Held bi-annually, The Malaysia Tourism Awards began in 1987 and are considered the highest accolade given in recognition to those who excel in the development of the country’s tourism industry. Here, veteran travel writer David Bowden showcases some of the recent winners of the illustrious awards.
The Malaysia Tourism Awards celebrate Malaysia as one of the top world tourism destinations while appreciating the contributions many tourism industry players make. The gala ceremony was recently staged in the Kuala Lumpur Convention Centre and was graced by the newly-appointed King and Queen; Yang di-Pertuan Agong Tuanku Abdul Halim Mu’adzam Shah and Yang di-Pertuan Raja Permaisuri Agong Tuanku Haminah Hamidun.
Also present at the black-tie event were the Honourable Minister of Tourism Malaysia Dato’ Sri Dr. Ng Yen Yen; the Malaysia Tourism Ambassador in London, Dato’ Professor Jimmy Choo OBE and Malaysia Food Ambassador, Chef Wan.
Now in its 17th year, a total of 35 awards were presented to the best of the best in the local tourism industry who have contributed substantially toward the country’s tourism development.
It was indeed a proud moment for all those associated with The Expat Group’s Senses of Malaysia magazine as it was awarded the most innovative international tourism publication for the second time in a row. This award acknowledges the effort put into publishing what is now recognised as the leading travel publication in the country, read extensively around the world thanks to being carried globally on Malaysia Airlines.
The other award categories included Innovative Tourist Attractions, Innovative Shopping Outlets, Innovative Homestays and Innovative Spas. Nominations were submitted in early 2011 and the winners were selected by a panel of judges appointed by the Ministry of Tourism. Here is a run-down on awards that have greatest interest to The Expat readers.
Best Five-star City Hotel – Mandarin Oriental Kuala Lumpur
This award is invariably a tribute to the staff at the Mandarin Oriental for their dedicated efforts and commitment towards fulfilling the hotel’s mission of completely delighting and satisfying its guests. Mandarin Oriental Kuala Lumpur occupies a prime location immediately adjacent to the retail gold mine in Suria KLCC and the architecturally impressive Petronas Twin Towers. The restaurants, bars and spa also make the hotel a fitting and deserving winner.
Best Five-star Resort – Shangri-la Rasa Ria, Sabah
I can remember being one of the first guests in this resort and having been bowled over by everything I saw and experienced. Facilities were outstanding, beachside views were refreshing and uninterrupted across the South China Sea and the staff were brimming with enthusiasm. For those who travel through the wilds of Sabah, the Shangri-la Rasa Ria makes a great place for some rest and boasts a fabulous restaurant called Coast, a soothing spa, challenging golf on the adjoining Dalit Bay Golf and Country Club with distant views of Mount Kinabalu and all this, just 45-minutes’ drive from Kota Kinabalu Airport.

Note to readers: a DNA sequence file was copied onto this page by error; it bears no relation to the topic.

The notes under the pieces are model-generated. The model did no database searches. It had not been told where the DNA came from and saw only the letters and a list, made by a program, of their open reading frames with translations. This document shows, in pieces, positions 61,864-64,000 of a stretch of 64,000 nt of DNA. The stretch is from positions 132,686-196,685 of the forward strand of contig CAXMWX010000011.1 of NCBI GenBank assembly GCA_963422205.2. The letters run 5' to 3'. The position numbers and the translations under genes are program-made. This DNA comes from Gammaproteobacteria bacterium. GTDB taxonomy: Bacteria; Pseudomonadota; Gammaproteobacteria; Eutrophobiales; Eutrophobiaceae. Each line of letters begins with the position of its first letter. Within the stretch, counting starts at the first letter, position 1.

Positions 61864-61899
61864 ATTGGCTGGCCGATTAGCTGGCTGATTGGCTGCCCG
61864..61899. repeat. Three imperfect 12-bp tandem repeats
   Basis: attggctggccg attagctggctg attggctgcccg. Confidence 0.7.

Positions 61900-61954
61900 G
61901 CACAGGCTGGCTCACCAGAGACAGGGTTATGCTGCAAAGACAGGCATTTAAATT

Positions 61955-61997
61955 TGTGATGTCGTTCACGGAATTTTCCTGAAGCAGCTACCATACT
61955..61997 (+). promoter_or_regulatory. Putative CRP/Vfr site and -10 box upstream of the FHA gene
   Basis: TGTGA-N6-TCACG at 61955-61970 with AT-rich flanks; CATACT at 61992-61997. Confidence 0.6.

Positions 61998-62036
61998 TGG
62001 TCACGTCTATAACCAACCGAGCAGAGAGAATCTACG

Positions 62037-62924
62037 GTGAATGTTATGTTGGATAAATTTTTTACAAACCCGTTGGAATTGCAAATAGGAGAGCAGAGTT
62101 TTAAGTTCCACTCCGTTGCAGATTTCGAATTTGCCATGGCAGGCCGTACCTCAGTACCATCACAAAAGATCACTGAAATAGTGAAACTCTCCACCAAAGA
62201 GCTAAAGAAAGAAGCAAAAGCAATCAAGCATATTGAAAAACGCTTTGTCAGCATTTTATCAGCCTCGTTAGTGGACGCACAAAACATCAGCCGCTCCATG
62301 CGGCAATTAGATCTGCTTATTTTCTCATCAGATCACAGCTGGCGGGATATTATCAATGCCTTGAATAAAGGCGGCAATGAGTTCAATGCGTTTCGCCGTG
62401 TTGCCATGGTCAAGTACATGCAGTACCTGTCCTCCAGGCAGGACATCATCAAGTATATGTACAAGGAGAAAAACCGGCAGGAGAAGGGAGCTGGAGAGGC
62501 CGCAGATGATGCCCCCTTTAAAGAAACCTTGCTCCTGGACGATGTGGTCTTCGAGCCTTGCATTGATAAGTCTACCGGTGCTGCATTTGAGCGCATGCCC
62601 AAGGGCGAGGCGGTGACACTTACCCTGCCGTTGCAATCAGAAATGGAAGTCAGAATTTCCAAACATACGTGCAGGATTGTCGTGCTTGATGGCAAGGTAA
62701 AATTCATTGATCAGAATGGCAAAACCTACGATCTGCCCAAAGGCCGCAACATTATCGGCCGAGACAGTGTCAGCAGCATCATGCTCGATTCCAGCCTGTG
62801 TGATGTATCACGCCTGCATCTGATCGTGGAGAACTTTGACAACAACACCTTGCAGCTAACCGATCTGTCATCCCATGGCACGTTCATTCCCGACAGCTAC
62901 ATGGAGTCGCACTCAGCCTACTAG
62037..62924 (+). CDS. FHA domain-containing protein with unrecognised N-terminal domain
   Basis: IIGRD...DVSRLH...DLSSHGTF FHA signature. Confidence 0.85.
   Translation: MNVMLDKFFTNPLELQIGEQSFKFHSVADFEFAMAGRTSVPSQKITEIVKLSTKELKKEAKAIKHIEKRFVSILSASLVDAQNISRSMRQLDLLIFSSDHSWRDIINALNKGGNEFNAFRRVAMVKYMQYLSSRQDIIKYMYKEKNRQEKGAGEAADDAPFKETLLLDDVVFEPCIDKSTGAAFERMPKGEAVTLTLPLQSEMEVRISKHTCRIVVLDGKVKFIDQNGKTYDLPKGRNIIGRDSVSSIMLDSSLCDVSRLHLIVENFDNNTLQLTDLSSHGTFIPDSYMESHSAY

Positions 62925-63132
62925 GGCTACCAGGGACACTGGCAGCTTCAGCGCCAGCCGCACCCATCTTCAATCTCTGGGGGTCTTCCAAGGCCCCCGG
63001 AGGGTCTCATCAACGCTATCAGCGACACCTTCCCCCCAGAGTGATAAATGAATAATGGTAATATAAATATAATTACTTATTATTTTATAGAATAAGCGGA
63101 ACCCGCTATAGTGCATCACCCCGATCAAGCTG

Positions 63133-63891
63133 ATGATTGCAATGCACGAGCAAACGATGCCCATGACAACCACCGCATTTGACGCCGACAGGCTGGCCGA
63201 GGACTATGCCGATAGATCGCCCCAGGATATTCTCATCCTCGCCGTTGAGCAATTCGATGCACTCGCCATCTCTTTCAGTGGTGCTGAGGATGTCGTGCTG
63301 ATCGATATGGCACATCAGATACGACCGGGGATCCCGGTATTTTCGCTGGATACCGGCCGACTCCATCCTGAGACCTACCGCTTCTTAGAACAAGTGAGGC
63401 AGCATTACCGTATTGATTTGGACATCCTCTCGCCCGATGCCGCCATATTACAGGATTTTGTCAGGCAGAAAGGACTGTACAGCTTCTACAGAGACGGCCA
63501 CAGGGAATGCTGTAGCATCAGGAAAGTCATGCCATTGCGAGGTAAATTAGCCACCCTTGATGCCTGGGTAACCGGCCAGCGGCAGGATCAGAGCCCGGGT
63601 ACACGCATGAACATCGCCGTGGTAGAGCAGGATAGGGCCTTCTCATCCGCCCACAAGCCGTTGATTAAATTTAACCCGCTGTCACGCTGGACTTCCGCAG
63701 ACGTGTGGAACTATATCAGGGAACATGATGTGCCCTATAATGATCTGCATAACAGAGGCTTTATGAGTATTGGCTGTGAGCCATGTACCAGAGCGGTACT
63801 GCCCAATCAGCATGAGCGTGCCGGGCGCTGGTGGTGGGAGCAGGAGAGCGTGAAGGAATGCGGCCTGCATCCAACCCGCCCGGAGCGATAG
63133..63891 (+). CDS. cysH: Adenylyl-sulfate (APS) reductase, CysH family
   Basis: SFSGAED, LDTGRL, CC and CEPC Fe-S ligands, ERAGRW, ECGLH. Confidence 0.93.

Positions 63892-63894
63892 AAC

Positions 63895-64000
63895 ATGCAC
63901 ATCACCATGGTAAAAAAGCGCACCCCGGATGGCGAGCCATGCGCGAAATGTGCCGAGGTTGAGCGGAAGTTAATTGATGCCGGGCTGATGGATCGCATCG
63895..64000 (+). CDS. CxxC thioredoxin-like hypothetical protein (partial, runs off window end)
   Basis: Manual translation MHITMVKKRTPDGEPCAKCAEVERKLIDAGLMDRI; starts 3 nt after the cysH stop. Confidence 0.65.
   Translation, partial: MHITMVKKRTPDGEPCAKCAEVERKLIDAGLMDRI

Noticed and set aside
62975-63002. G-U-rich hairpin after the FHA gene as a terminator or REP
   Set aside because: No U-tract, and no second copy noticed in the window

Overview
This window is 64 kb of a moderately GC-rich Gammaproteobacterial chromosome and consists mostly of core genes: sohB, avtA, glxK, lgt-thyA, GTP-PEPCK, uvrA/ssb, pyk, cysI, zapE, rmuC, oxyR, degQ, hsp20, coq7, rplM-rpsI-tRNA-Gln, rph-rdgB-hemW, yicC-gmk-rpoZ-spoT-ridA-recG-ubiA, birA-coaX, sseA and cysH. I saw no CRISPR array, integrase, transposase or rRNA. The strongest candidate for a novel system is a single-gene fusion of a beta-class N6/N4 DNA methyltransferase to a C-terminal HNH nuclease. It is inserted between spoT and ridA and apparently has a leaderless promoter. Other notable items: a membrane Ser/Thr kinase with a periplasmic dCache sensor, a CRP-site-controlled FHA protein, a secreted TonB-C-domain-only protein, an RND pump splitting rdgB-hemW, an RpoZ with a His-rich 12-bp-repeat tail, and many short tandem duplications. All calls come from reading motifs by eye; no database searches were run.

Innovative Spa – Spa at Four Seasons, Langkawi
It probably comes as no surprise to discerning travellers that the finest spa in the country is located in one of the finest beachside resorts. The name Four Seasons says it all and lazing about the architecturally-impressive spa in the Four Seasons Langkawi is about as good as it gets. Therapies here borrow the best from the West and East and blend it all together to create a uniquely Langkawi product. It’s hard to pass up on their Urut Melayu traditional treatment that involves firm, long massage strokes with just the right kneading and palm pressure. Choose a massage oil such as Om to ensure that you become putty in the hands of the right therapist.
Best Four-star City Hotel – Holiday Inn Melaka
The Holiday Inn Melaka is a little surprise awaiting all those who head to this UNESCO World Heritage Site destination. The 275-room Holiday Inn is the contemporary face of Melaka with vibrant and colourful artwork adorning the walls to offer guests a soothing, resort-styled setting. I can imagine families travelling here to enjoy the pool, stay in stylish and well-appointed rooms and, to dine in some inviting outlets. Add to the mix the urban oasis of the Tea Tree Spa and the Club Lounge overlooking the pool and you have a charming resort in an historic urban setting.
Best Four-star Resort – Golden Sands Resort, Penang
The 387-room Golden Sands Resort Penang received their award soon after having completed a RM50 million redevelopment programme. Perhaps it was the refurbishment which contributed to winning the award but anyone who has stayed here would know that it probably had more to do with the beachside location and a level of service that has been perfected over the years. The award is affirmation of the hotel’s positioning as one of Malaysia’s leading family resorts and the signature restaurant, Sigi’s Bar and Grill on the Beach, rarely fails to impress.
Best Three-star Hotel and Below – Cititel Mid Valley, Kuala Lumpur